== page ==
“It’s cancerous. You know that.”

“Oh, cut the crap, Don. I’m seventy-five years old. I feel great. I haven’t an ounce of fat on me.”

“Dad, you’re not making any sense.”

Grudin is an alarmist. I’ll outlive him, Don. Bet on it!”

“The operation is routine. Your prostate has to come out. Why put yourself and Mom through this?”

He sighed. “I appreciate your concern. I promise you this: The first time I can’t pee I’ll race back to Grudin and let him have my prostate.”

“You know you won’t tell a soul until it’s too late. Surely this oper­ation doesn’t have you scared. Tell me the truth. Why aren’t you hav­ing it?”

“Son, Grudin doesn’t know my body like I do. He’s wrong!”

“Dr. Roth told you it’s prostate cancer. It took Mom two years to get you to Sloan-Kettering, and now the diagnosis is confirmed. Dr. Grudin says your prostate is the size of a grapefruit, and before long you won’t be able to urinate. Your kidneys will stop functioning and that will lead to uremic poisoning. This thing can kill you, Dad! Your prostate needs to come out!”

He twisted uncomfortably in his chair. We looked at each other for a long time; then he breathed deeply.

“Son, it goes against my insides to talk about such things with you.” The apartment was still except for the clinking sounds from the kitchen. “Did Grudin tell you the possible side effects of this opera­tion?”

“No, what?”

“Impotence. The big ‘I.’ It’s not only my prostate he’s after. Even if it goes well and they get all the cancer, there’s still a fifty-fifty chance of nerve damage, and that means no more sex.”


The sound of clinking dishes stopped. Mother walked into the liv­ing room. She didn’t look at either of us. “I have to run to the store for a few things. I’ll be right back.”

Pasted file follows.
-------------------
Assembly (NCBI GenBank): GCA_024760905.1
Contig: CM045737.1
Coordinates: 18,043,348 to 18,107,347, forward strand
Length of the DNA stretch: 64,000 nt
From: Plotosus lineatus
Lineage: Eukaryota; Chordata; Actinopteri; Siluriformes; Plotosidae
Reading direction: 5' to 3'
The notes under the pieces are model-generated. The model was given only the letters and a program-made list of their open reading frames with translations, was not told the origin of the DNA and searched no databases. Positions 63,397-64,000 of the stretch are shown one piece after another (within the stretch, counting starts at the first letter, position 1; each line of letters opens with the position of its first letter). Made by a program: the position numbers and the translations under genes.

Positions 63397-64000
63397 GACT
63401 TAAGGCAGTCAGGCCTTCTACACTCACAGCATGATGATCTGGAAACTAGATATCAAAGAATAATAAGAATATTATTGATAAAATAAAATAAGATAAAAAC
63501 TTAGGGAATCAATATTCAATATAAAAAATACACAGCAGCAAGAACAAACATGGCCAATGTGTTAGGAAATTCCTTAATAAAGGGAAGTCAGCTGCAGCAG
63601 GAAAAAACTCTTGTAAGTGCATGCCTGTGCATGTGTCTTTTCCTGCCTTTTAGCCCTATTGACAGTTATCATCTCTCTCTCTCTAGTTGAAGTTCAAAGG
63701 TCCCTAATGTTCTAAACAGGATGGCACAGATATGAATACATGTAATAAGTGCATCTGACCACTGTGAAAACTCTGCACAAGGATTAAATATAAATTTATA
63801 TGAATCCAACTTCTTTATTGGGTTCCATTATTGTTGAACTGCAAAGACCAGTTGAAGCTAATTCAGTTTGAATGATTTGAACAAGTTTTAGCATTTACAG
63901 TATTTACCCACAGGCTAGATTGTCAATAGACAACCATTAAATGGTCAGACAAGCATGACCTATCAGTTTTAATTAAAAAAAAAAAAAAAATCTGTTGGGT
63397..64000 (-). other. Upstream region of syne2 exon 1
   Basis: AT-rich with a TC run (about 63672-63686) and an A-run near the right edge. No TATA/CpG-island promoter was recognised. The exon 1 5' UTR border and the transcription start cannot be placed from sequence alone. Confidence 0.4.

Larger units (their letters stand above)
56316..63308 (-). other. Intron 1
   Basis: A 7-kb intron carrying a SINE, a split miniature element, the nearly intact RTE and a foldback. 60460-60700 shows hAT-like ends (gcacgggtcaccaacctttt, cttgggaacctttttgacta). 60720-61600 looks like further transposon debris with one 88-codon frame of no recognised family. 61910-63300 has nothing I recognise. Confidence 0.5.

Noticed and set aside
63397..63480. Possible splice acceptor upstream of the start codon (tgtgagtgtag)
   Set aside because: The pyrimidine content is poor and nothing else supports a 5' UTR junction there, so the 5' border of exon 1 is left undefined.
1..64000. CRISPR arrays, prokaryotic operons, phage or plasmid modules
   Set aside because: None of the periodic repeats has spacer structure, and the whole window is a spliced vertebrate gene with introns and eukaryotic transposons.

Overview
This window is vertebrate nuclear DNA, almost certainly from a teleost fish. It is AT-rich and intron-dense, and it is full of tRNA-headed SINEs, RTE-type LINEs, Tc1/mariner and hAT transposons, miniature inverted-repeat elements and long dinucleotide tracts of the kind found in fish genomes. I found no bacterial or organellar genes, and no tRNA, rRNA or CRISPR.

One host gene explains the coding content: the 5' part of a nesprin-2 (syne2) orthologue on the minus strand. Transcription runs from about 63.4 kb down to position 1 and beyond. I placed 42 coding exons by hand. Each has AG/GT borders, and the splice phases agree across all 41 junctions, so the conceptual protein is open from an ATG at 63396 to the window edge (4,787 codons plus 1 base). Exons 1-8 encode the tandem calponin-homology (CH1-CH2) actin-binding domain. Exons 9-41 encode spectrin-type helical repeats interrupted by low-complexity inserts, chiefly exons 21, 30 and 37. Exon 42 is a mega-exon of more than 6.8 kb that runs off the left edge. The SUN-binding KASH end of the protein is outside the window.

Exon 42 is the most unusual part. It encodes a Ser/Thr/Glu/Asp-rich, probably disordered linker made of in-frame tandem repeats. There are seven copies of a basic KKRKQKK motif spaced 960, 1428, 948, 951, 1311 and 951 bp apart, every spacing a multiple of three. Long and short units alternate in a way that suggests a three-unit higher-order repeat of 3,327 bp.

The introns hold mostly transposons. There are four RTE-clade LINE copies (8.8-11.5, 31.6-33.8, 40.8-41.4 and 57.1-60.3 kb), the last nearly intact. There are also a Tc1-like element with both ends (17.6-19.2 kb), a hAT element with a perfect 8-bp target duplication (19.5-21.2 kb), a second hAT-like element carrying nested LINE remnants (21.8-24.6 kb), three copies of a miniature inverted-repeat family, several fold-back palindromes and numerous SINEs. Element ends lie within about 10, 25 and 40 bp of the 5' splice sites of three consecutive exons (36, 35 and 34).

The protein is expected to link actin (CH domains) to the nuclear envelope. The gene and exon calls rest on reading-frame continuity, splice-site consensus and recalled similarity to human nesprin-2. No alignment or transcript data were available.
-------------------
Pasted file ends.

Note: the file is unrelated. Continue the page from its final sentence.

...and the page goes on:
When the apartment door closed, Dad got out of his chair and walked over to me. “Don, if I can’t make love to your mother anymore, I don’t want to live. It’s as simple as that. I’m not interested in peeing into infinity. I’m interested in making love to your mother till the day I die. And if I can’t make love anymore, I’d rather die.”

“Did you talk to Dr. Grudin about this?”

“No. He’s an organic chemistry guy who probably never read Dylan Thomas or Gerard Manley Hopkins. He wouldn’t understand what I’m talking about. He wants to keep me peeing while I want to keep on loving. Understand?”

“I understand. Remember, it was you who introduced me to Thomas and Hopkins. Though it’s tough to admit, I do agree with you.”

“God bless you, Don!”

He bounded out of his chair, flipped over the Jolson record, and turned the phonograph on.

I walked to the bathroom in the rear of the apartment to the sound of Jolson’s rich full voice singing “Anniversary Waltz.” As I closed the bathroom door, I heard Dad’s voice join Jolson’s.

“The world was in bloom,

There were stars in the skies”

My father never had his prostate removed. He lived and loved an­other eighteen years after Dr. Grudin’s diagnosis.

Dr. Grudin did not fare as well. He died of a massive stroke eight months after he diagnosed my father’s cancer. Dad sent me a copy of his obituary from The New York Times with a note that read, Grudin pees no more. Love, Dad.


—DONALD SCHEER, Boynton Beach, FL, retired foreign service officer, son of Saul Scheer, printer (1905—1998)




The first sentence of this letter was unique among all the submissions. Her father may have been a bad man, but he still taught her something.


My father was a bad man. He was a gambler, a pool hustler, an un­faithful husband, and a coal miner who believed that anyone who crossed a picket line deserved to pay the price.

I knew all this, but I loved that little man. He stood about five feet three inches, with jet-black hair, thick dark eyebrows, and deep brown eyes. I loved him even after he offered me a bribe to dump my fiancé so I could spend more time taking care of him after my mother died.